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This technical article from the medical journal The American family Physician August 1, 2007 Vol. 76 No. 3 describes the [DEF]pharmacokinetics[/DEF] of how some medications have the potential for drug interactions. Below is the introduction to the article as well as an excerpt which discusses how adverse side effects can occur.

The complete article can be read and saved from the pdf file attached to the this posting.

The Effect of Cytochrome P450 Metabolism on Drug Response, Interactions, and Adverse Effects

[DEF]Cytochrome[/DEF] P450 [DEF]enzymes[/DEF] are essential for the metabolism of many medications. Although this class has more than 50 enzymes, six of them metabolize 90 percent of drugs, with the two most significant enzymes being CYP3A4 and CYP2D6.

Genetic variability (polymorphism) in these enzymes may influence a patient's response to commonly prescribed drug classes, including beta blockers and antidepressants. Cytochrome P450 enzymes can be inhibited or induced by drugs, resulting in clinically significant drug-drug interactions that can cause unanticipated adverse reactions or therapeutic failures.

Interactions with warfarin, antidepressants, antiepileptic drugs, and statins often involve the cytochrome P450 enzymes. Knowledge of the most important drugs metabolized by cytochrome P450 enzymes, as well as the most potent inhibiting and inducing drugs, can help minimize the possibility of adverse drug reactions and interactions.

Although [DEF]genotype[/DEF] tests can determine if a patient has a specific enzyme polymorphism, it has not been determined if routine use of these tests will improve outcomes. (Am Fam Physician 2007;76:391-6.)

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Excerpt:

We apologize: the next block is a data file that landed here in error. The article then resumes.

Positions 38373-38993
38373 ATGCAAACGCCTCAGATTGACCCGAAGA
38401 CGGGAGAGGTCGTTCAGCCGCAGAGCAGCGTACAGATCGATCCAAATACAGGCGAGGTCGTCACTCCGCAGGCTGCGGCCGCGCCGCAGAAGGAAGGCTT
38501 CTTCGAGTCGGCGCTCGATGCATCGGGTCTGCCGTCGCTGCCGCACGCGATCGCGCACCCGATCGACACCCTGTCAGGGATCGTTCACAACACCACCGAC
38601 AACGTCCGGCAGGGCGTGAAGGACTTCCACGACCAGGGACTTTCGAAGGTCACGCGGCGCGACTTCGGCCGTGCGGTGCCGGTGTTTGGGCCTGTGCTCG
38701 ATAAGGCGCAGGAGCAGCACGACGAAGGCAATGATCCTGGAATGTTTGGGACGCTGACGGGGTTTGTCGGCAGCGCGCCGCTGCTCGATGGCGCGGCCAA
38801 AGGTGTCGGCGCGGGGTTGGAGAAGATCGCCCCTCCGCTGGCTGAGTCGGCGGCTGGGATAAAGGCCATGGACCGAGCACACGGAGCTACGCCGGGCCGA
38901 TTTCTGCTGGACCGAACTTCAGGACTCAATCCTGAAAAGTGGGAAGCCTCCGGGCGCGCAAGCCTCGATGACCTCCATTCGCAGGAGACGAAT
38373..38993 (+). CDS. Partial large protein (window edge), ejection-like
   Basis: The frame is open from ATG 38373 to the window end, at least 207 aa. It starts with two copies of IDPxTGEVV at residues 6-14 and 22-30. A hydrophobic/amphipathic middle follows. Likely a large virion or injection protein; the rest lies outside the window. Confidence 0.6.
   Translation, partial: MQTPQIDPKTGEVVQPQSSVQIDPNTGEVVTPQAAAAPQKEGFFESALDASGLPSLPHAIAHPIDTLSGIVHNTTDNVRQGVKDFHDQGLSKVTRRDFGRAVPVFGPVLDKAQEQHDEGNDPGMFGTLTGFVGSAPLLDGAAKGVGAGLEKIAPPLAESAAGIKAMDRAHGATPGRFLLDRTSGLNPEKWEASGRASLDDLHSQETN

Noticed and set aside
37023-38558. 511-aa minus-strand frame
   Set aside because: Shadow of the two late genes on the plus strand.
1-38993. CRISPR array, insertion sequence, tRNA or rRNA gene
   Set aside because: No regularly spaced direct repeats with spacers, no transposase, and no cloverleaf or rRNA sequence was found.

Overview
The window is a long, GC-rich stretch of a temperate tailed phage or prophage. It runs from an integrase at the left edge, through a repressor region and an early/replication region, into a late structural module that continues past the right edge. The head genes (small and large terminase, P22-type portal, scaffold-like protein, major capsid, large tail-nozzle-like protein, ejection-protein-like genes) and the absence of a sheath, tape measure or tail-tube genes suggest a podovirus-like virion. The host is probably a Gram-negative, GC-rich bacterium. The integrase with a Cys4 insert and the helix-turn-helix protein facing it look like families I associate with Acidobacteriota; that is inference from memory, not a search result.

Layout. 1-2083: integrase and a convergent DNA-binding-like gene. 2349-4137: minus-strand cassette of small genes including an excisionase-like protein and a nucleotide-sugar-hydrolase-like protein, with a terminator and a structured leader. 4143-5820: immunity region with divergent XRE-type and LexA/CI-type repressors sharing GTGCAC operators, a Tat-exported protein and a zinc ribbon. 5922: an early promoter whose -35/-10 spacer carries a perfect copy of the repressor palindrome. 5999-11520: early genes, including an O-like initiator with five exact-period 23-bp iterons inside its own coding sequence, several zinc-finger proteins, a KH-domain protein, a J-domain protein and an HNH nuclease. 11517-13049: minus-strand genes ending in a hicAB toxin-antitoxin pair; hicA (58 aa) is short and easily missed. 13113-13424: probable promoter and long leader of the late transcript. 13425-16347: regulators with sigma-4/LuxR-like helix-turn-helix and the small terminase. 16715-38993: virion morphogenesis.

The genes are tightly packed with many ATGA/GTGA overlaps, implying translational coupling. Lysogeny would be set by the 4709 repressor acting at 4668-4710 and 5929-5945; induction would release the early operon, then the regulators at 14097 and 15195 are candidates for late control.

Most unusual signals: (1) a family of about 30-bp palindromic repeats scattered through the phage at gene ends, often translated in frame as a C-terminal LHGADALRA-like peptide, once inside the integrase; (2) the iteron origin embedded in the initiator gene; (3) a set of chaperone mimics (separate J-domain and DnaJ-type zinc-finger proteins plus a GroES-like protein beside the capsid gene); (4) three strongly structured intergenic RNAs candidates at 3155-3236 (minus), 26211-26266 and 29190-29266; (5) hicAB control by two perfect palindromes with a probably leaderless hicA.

Adverse Drug Effects
Standard drug doses may cause adverse effects related to elevated drug serum levels if a person is a poor metabolizer or has a CYP450 enzyme inhibitor added to therapy.5,29 Adverse effects are more likely to occur if a drug has a narrow safety range or is dependent on only one enzyme for metabolism.

Consider the following scenario: A 35-year-old white woman with panic disorder was treated with paroxetine (Paxil). She developed unrelated hypertension, for which the physician prescribed 50 mg daily of extended-release metoprolol (Toprol XL). The patient became symptomatically orthostatic after a few days and presented to the emergency department. In this example, metoprolol, which is metabolized solely by CYP2D6, was present in higher serum levels in the patient because of the use of paroxetine.

Peak serum levels of simvastatin (Zocor), which is metabolized solely by CYP3A4, also can increase by many times in patients who are poor metabolizers or with the addition of a potent inhibitor (e.g., verapamil [Calan], nefazodone [Serzone; brand not available in the United States]), increasing the risk of myopathy and rhabdomyolysis at usual doses.30

Some drugs, such as tramadol or losartan (Cozaar), are not therapeutic until they are metabolized to active compounds. These medications, known as prodrugs, may cause an exaggerated therapeutic effect or adverse effect when a CYP450 inducer is added. Conversely, if a CYP450 inhibitor is combined with a prodrug, or a person is a poor metabolizer of a prodrug, therapeutic failure is likely to result because of little or no production of the active drug.31,32

Related Editorial: Is Genetic Testing for Cytochrome P450 Polymorphisms Ready for Implementation?

For more information on this topic, please see This Psychlinks Posting
 

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